History of Religious Services

The history of Religious Services

California prison chaplains have long served the state to provide spiritual and moral guidance to those behind bars. They’ve officiated at funerals, helped plan education and baptized incarcerated congregants. Participation in religious observances is voluntary, but through the years chaplains have found themselves acting as librarian, counselor and therapist.

William Hill was the first chaplain.   He was appointed Moral Instructor at San Quetin in 1881. After two years on the job, Hill was the first to be named Chaplain. He retired in 1889.   A full history of state prison chaplaincy can be found at https://www.cdcr.ca.gov/insidecdcr/2020/01/09/having-faith-a-look-back-at-california-prison-chaplains/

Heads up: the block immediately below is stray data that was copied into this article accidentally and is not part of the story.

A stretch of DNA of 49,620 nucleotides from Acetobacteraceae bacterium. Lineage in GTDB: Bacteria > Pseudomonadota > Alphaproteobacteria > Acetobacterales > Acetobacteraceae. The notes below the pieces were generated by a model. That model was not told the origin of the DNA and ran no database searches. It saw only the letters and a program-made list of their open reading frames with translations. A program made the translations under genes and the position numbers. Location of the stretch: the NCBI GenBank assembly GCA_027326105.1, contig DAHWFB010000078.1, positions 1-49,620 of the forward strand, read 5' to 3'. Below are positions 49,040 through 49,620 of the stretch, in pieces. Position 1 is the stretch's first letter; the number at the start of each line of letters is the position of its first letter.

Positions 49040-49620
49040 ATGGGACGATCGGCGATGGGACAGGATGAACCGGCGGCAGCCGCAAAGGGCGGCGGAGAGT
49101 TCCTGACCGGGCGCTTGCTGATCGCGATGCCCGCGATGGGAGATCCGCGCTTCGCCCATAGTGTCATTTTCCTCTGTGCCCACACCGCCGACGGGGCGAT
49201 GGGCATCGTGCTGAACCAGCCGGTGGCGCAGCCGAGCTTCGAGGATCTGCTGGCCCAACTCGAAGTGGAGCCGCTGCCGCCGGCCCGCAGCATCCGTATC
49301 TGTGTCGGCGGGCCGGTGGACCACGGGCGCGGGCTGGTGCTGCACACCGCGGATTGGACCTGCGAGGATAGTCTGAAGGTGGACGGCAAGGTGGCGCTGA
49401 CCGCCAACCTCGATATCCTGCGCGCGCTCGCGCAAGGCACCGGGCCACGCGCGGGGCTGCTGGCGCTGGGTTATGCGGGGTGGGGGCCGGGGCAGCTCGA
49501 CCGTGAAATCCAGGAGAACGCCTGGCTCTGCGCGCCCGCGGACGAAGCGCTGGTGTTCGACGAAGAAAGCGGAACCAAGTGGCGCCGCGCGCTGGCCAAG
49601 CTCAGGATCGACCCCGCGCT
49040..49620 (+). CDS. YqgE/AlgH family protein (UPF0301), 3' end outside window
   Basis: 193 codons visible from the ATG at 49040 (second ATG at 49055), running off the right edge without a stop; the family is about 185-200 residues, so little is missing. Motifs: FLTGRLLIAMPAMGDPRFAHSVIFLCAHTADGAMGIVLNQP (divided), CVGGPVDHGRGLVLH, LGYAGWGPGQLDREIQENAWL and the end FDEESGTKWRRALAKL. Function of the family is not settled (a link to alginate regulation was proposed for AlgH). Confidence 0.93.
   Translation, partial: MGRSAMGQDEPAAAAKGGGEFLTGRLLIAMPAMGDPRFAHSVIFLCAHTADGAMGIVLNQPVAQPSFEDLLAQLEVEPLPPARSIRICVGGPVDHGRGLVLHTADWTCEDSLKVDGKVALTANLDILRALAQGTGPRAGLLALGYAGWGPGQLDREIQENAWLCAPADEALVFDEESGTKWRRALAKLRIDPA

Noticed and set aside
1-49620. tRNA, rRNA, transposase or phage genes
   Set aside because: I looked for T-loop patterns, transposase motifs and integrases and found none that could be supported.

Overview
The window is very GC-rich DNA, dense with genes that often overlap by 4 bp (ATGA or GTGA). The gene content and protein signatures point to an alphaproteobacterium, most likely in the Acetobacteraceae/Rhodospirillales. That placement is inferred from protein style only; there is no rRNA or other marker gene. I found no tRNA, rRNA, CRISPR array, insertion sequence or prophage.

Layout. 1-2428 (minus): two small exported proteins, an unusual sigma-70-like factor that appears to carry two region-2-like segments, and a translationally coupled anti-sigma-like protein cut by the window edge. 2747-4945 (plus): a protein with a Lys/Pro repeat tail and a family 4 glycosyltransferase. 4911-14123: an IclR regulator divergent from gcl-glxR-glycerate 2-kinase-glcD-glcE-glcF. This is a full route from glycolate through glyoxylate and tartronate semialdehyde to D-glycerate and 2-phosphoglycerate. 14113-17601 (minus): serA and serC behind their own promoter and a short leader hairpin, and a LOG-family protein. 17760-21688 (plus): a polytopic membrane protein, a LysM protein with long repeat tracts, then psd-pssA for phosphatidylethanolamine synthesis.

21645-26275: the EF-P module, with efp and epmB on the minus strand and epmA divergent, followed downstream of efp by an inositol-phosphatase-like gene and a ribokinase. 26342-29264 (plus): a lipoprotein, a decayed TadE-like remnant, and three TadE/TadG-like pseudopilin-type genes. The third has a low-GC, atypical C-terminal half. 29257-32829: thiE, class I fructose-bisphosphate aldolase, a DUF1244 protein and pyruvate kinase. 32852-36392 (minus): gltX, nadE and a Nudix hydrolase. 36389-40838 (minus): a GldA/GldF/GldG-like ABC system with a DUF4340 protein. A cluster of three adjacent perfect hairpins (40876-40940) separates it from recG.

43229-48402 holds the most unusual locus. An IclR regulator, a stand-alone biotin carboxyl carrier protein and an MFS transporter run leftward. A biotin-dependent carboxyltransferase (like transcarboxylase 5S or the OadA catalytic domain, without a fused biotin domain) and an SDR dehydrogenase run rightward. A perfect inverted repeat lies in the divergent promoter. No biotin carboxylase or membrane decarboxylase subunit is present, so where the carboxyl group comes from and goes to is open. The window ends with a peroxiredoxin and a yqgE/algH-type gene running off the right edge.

Over the years, California has hired Catholic, Protestant, Jewish, Muslim and Native Americans to the role as chaplain.  Currently, approximately 125 chaplains are hired and working in state service.  Each prison hires from 3 to 5 chaplains. Religious services take place in facility chapels, Native American Sweat Lodge grounds, and on the Outside Religious Grounds (ORG).